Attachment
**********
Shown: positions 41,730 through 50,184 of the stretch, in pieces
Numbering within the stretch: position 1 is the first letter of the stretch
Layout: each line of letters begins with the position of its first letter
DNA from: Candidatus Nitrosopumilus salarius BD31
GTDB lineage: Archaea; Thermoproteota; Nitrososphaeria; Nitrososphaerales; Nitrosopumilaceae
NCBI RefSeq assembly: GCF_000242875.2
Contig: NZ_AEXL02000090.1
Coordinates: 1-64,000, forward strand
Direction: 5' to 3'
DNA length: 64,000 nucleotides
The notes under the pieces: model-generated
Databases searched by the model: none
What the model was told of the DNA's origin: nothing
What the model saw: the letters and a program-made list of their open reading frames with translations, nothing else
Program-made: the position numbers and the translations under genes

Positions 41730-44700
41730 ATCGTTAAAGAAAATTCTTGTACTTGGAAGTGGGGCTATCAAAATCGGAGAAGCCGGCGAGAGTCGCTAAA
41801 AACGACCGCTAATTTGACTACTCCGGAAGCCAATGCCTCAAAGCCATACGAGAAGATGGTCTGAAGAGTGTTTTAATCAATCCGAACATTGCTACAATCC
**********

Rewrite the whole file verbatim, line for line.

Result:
Shown: positions 41,730 through 50,184 of the stretch, in pieces
Numbering within the stretch: position 1 is the first letter of the stretch
Layout: each line of letters begins with the position of its first letter
DNA from: Candidatus Nitrosopumilus salarius BD31
GTDB lineage: Archaea; Thermoproteota; Nitrososphaeria; Nitrososphaerales; Nitrosopumilaceae
NCBI RefSeq assembly: GCF_000242875.2
Contig: NZ_AEXL02000090.1
Coordinates: 1-64,000, forward strand
Direction: 5' to 3'
DNA length: 64,000 nucleotides
The notes under the pieces: model-generated
Databases searched by the model: none
What the model was told of the DNA's origin: nothing
What the model saw: the letters and a program-made list of their open reading frames with translations, nothing else
Program-made: the position numbers and the translations under genes

Positions 41730-44700
41730 ATCGTTAAAGAAAATTCTTGTACTTGGAAGTGGGGCTATCAAAATCGGAGAAGCCGGCGAGAGTCGCTAAA
41801 AACGACCGCTAATTTGACTACTCCGGAAGCCAATGCCTCAAAGCCATACGAGAAGATGGTCTGAAGAGTGTTTTAATCAATCCGAACATTGCTACAATCC